Boomers will also force change in elder care when they become aged, says Farrell, because right now they’re the huge generation of caregivers.

“Boomers are in their prime caregiving years,” he says, “and they’re doing everything they can to avoid nursing homes for their parents.”

But the ratio of caregivers to care recipients will change drastically when boomers become the care recipients.

When that happens, when we boomers need ‘round-the-clock care, we’ll insist on more than sprinkler systems in big box nursing homes.

The Green House Project is an appealing solution.

According to the website, it “represents a revolution in long-term care, creating small homes that return control, dignity, and a sense of well-being to elders, while providing high-quality, personalized care.

“A Green House home differs from a traditional nursing home in terms of facility size, interior design, organizational structure, staffing patterns, and methods of delivering skilled professional services. Green House homes are designed from the ground up to look and feel like a real home.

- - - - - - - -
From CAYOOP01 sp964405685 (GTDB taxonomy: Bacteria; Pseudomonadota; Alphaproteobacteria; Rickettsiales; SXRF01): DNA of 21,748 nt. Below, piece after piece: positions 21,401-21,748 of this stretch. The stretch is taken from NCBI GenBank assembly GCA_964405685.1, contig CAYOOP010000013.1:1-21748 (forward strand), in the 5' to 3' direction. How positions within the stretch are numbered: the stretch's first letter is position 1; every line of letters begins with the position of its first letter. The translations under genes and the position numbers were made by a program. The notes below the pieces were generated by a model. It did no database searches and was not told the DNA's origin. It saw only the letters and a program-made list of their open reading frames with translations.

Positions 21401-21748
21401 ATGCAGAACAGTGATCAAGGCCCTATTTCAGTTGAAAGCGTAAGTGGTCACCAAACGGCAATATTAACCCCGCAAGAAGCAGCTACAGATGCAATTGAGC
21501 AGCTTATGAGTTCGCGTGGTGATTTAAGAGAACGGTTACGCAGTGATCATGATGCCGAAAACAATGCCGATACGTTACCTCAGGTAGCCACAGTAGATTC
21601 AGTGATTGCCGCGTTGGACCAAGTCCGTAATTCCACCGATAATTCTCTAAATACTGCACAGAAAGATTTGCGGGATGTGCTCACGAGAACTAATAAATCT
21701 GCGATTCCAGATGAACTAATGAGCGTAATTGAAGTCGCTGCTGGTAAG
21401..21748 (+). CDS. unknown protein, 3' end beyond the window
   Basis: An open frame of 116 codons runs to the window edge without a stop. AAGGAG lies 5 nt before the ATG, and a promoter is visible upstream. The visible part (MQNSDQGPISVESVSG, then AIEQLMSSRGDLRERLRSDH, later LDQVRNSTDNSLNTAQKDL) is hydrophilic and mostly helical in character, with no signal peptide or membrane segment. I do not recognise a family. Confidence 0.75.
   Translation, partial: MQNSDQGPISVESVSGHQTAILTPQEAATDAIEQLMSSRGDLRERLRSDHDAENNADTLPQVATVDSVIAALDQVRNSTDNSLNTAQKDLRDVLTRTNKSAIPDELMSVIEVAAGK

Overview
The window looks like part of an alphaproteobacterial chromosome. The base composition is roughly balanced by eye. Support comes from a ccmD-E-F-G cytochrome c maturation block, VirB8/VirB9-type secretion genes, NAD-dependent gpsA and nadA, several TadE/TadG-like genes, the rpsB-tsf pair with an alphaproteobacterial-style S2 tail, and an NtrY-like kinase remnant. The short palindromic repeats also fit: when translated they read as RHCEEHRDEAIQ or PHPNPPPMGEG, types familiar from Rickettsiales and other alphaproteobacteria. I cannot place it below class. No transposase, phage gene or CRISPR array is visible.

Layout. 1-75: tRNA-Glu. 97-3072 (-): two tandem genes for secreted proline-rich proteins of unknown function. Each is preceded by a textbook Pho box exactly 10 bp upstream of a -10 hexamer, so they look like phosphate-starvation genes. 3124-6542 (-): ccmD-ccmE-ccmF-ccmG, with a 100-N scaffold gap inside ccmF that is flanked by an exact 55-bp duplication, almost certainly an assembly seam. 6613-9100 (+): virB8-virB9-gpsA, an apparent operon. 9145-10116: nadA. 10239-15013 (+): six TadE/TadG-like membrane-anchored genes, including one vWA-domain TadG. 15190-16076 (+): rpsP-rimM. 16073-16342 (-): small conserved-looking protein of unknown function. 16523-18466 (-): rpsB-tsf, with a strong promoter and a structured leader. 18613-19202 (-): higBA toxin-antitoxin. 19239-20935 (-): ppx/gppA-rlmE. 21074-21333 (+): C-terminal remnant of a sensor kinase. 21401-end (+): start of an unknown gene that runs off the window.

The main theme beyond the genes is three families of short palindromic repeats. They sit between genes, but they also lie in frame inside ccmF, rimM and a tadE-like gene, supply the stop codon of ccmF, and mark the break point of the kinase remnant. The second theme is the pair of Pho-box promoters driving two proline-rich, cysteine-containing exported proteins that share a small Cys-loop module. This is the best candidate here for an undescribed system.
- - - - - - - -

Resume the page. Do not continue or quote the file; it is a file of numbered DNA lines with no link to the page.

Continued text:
“At the center of the Green House model are skilled nursing assistants who manage residents’ care, with support from nurses and therapists—a reversal of the traditional nursing home model.
“The results of The Green House Project are simple and profound: elders are happier and healthier.”

Dr. Bill Thomas, a geriatrician and founder of the Green House Project, once said he wanted to tear down all nursing homes because “I believe that in the nursing home, thousands and thousands of people die because of a broken heart.”

Fire and ice. Horror and isolation.

More than 260 Green House homes in 32 states are open or under development.

Is it viable for Canada?

“Absolutely yes,” says Farrell.